I Turned My Basement Into a Book-Themed Bar

I Turned My Basement Into a Book-Themed Bar

“This is what I want,” I said as I sipped a delicious Great Gatsby (champagne, orange bitters, orange peel, sugar cube) inside Battery Park Book Exchange, a champagne bar/bookstore in Asheville, North Carolina.

In February 2019, I moved into a house that had a rather nondescript basement brimming with possibility: a wood-burning fireplace flanked by tall built-in bookshelves, a buffet space with cabinetry above and below, and plenty of empty space with which I had no idea what to do. A few months into living in the house, the basement had become a hodgepodge mix of boxes, unused exercise equipment, and unwanted furniture. Basically, a place in which I had no desire to hang out, let alone entertain.


But the ambiance and décor at Battery Park Book Exchange set the wheels in motion. I could turn my basement into a literary-themed bar with rich colors, dim lighting, and a classic cocktail lounge vibe – all centered on a book theme, I thought. Forty-eight hours after returning from Asheville, walls had been painted, rugs had been purchased, furniture had been moved, and the Library Lounge and Reading Room was alive with spirit(s). (Capturing it in the best lighting is tough, but you’ll get the gist.)

The wall art consists of typewriter and book-themed prints.

For the wall color, I chose a subtle gray, which I wanted to complement with deep reds in the rugs and curtains. A Victorian style area rug was top of mind for the floor. I also did a wallpaper backsplash on the bookshelves and cabinets to add a bit of flare. I was able to utilize many of my own furniture pieces – end tables, coffee table, a couple chairs, a chest converted into seating, the card catalog and library cart. A lot of the artwork I already owned as well, plus the typewriters, books, and other odds and ends.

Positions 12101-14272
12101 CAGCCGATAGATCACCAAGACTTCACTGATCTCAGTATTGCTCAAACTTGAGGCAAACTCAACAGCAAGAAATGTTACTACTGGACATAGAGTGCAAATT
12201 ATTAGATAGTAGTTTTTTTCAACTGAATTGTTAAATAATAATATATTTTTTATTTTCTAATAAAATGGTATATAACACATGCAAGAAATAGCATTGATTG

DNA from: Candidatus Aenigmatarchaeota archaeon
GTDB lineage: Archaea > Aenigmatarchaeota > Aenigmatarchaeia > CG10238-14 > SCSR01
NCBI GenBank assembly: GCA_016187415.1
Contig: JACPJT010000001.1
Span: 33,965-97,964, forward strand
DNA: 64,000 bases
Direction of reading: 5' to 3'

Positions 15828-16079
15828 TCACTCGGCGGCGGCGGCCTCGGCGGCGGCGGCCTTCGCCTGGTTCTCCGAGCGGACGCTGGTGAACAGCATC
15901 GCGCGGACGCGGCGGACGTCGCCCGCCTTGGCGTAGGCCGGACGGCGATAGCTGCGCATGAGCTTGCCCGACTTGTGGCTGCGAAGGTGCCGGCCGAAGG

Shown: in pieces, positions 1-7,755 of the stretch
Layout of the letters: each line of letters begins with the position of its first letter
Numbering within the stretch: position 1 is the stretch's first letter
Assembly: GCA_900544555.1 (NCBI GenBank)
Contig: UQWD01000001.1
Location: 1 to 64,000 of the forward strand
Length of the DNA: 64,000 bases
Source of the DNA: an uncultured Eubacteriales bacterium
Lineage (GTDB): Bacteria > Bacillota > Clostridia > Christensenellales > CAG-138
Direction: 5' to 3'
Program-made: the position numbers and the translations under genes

The Sherlock Holmes wall art was a lucky find at the neighborhood antique store.
In lieu of a cash cash register is my vintage Underwood typewriter.

I turned, for the first time, to Facebook Marketplace to round out some missing pieces. There I found a gorgeous leather wingback chair, made by what was a popular, high-end furniture maker here in Charleston, West Virginia, throughout most of the 20th century. There, too, I found a gorgeous Sherlock Holmes chess set to use as a centerpiece and that vital piece of bar motif: the bar itself! 

Vintage cigar box.
Sherlock Holmes chess set.
World War II era Victory Book Campaign poster.

Antiquing in my city’s many shops helped fill some gaps, including a couple more chairs, a gorgeous piece of Sherlock Holmes wall art, and several vintage whiskey ads. And the pièce de résistance – an item I’d been searching high and low for – was an antique book press. Scouring my regional stores turned up nothing but a few “good lucks” from skeptical shopkeepers; online hunts revealed either “local pickup only” or astronomical prices and shipping fees (a book press weighs a good 60 pounds); and every time a bookstore had one, it was for display only. After months of searching, I finally found one in good shape, reasonably priced, and in drivable distance at Lutz’s Antiques in Carlisle, Pennsylvania. (They actually had two in stock when I called.)

And with that gorgeous addition, my Library Bar and Reading Room is complete. Well, except for those hardwood floors and copper tin ceiling tiles I’d someday love to add! But that’s for another day.

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